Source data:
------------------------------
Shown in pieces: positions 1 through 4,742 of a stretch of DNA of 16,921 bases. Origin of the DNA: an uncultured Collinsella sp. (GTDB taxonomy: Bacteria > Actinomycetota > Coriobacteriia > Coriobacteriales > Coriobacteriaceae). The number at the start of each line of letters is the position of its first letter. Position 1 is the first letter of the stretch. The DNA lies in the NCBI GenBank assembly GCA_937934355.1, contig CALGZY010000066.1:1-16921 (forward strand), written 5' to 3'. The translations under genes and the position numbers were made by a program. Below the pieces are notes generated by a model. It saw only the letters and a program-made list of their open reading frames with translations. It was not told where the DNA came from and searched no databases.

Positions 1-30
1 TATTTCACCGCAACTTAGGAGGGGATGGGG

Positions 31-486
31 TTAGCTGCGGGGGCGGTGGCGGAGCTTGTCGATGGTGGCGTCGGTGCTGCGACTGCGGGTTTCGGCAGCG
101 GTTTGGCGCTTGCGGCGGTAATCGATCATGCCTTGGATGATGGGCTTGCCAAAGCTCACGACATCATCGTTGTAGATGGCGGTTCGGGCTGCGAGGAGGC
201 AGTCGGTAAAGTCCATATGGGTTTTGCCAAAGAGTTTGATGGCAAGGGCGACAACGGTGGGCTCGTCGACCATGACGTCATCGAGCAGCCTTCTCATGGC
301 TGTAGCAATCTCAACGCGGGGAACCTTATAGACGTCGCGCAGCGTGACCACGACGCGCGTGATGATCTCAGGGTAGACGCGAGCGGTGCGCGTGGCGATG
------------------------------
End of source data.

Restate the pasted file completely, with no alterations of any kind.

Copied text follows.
Shown in pieces: positions 1 through 4,742 of a stretch of DNA of 16,921 bases. Origin of the DNA: an uncultured Collinsella sp. (GTDB taxonomy: Bacteria > Actinomycetota > Coriobacteriia > Coriobacteriales > Coriobacteriaceae). The number at the start of each line of letters is the position of its first letter. Position 1 is the first letter of the stretch. The DNA lies in the NCBI GenBank assembly GCA_937934355.1, contig CALGZY010000066.1:1-16921 (forward strand), written 5' to 3'. The translations under genes and the position numbers were made by a program. Below the pieces are notes generated by a model. It saw only the letters and a program-made list of their open reading frames with translations. It was not told where the DNA came from and searched no databases.

Positions 1-30
1 TATTTCACCGCAACTTAGGAGGGGATGGGG

Positions 31-486
31 TTAGCTGCGGGGGCGGTGGCGGAGCTTGTCGATGGTGGCGTCGGTGCTGCGACTGCGGGTTTCGGCAGCG
101 GTTTGGCGCTTGCGGCGGTAATCGATCATGCCTTGGATGATGGGCTTGCCAAAGCTCACGACATCATCGTTGTAGATGGCGGTTCGGGCTGCGAGGAGGC
201 AGTCGGTAAAGTCCATATGGGTTTTGCCAAAGAGTTTGATGGCAAGGGCGACAACGGTGGGCTCGTCGACCATGACGTCATCGAGCAGCCTTCTCATGGC
301 TGTAGCAATCTCAACGCGGGGAACCTTATAGACGTCGCGCAGCGTGACCACGACGCGCGTGATGATCTCAGGGTAGACGCGAGCGGTGCGCGTGGCGATG